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Cable Business Services

Cable's Move Upmarket With Biz Services Still an Uphill Battle

NEW YORK -- The Future of Cable Business Services -- The lion's share of cable business services revenues continues to come from small and midsized businesses even as some major MSOs flirt with the allure of the lucrative but tough large enterprise market.

Though major cable operators such as Comcast Corp. (Nasdaq: CMCSA, CMCSK) are going after the Fortune 1000 market and trying to achieve national scale using partnerships with other MSOs, other operators have not been nearly as aggressive, choosing instead to focus on smaller prey in their own footprints. (See The Future of Cable Business Services: Covering the Bases and US Cable Set to Rake in $18B in Biz Services Revenues in 2018.)

And the large enterprise market is not for the faint of heart.

That part of the market "is a long, slow slog, with a fair amount of disappointments," Brian Washburn, practice leader, network transformation and cloud services at Ovum Ltd. , said here last week. He spoke on a panel focused on the challenges that cable faces as operators look to go upmarket and serve larger firms.

"It's not an easy business to be in," Washburn added, noting that the MSOs that are pursuing that market are slow to get traction even as they build up new leads.

Alan Breznick, cable/video practice leader at Light Reading, said the two biggest issues for cable's move into the enterprise market are the industry's poor reputation for customer service and the lack of a national footprint for any one MSO.

Pick your spots
But the broader outlook in that part of the market isn't entirely gloomy. Opportunities will come as large businesses link together multiple service providers to reach their various markets and office branch locations.

"That's an opportunity for cable providers to come in and say, we don't want to just be a provider of the pipes, but we can also be the provider of a managed service that owns that customer relationship," Washburn said.

Cable ops are also well aware of where they can best fit in … and where they won't.

Cox Communications Inc. , for example, is not chasing large-scale enterprise customers, said Drew Davis, the company's executive director of wireless technology. However, he said Cox does see openings in a set of related areas: carrier backhaul (particularly with the installation, site permitting, backhaul, power and ongoing maintenance), managed services (WiFi being a big one), and enterprise IoT (the MSO's Cox2M division is dedicated to that).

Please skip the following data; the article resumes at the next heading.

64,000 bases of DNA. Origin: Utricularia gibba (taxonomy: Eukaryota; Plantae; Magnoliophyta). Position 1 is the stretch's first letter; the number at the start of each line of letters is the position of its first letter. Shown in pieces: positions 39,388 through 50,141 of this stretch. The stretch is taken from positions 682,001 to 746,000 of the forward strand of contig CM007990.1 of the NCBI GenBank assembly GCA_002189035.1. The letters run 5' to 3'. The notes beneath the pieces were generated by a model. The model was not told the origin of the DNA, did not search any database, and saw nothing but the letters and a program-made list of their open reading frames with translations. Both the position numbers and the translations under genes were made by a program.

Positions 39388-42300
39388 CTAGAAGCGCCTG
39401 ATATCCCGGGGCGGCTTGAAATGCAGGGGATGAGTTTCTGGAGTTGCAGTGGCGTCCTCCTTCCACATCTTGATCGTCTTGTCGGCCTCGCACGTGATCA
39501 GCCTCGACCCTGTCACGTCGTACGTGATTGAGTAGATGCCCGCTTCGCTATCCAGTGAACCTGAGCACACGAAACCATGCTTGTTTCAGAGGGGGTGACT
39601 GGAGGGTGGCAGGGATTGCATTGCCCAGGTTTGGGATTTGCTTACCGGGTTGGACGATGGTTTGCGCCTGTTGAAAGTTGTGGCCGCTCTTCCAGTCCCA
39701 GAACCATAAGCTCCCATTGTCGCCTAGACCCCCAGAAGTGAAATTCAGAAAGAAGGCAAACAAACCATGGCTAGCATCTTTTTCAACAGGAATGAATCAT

"We see a lot of demand and a lot of growth in that space," he said.

Cable One Inc. , an MSO operating in 21 states and in mostly non-urban areas, doesn't have a lot of large enterprise business to pursue in the first place.

However, Cable One, which did add some focus on business services with its acquisition of Clearwave, continues to gain ground with SMBs that have been with local incumbent carriers for a long time and are overpaying for a PRI. As a result, they are now looking for new, less expensive options. (See Cable One Deals for Clearwave Communications .)

"We're moving into that market in a big way right now," Chris Boone, VP of business services at Cable One, said, adding that the operator is working through MEF 3.0 certifications.

And while managed services are important to the overall strategy, providing businesses with the "best pipes" -- increasingly via fiber -- has been a focus for RCN Corp. , Grande Communications and Wave Broadband , Patrick Knorr, the company's EVP and chief commercial officer, said.

"We're focused on the fiber business compared to some other cable operators," Knorr said. "We actually have more business revenue outside of coax than in it."

As his company looks at upmarket opportunities, outperforming the incumbent is important, Knorr said. Once trust is established, it's possible to then branch off and increase the company's share in the market.

"You have to dial into the unique needs of those customers," he said. "We are trying to steal that business away in many cases."

Cable One's Boone said MSOs also have to be wary of the longer sales cycles as they move upmarket. SMBs might be on a one-to-three-year contract, compared to something closer to five years for enterprises.

"It takes longer to get your foot in there," he said. "And if you wait for the RFP to come out … you've already lost the deal."

SD-WAN not for everyone
And not all cable operators are in lock-step when it comes to SD-WAN.

Knorr said his company has such a product, though it hasn't been a big focus yet.

Cable One, meanwhile, has no plans for SD-WAN. But it could help out other MSOs, such as Comcast, that do have an SD-WAN product and are trying to hit locations in Cable One's footprint

That's good for Cable One, Boone said, because it operates the last mile in some of those rural communities. "If you've got SD-WAN, great, but you still need a really good broadband pipe … or the experience is going to be bad."

And that might be the right approach for some operators. SD-WAN "is not a huge money-maker in and of itself," Ovum's Washburn said, noting that the margins come from the services that are being managed on the SD-WAN offering.

— Jeff Baumgartner, Senior Editor, Light Reading

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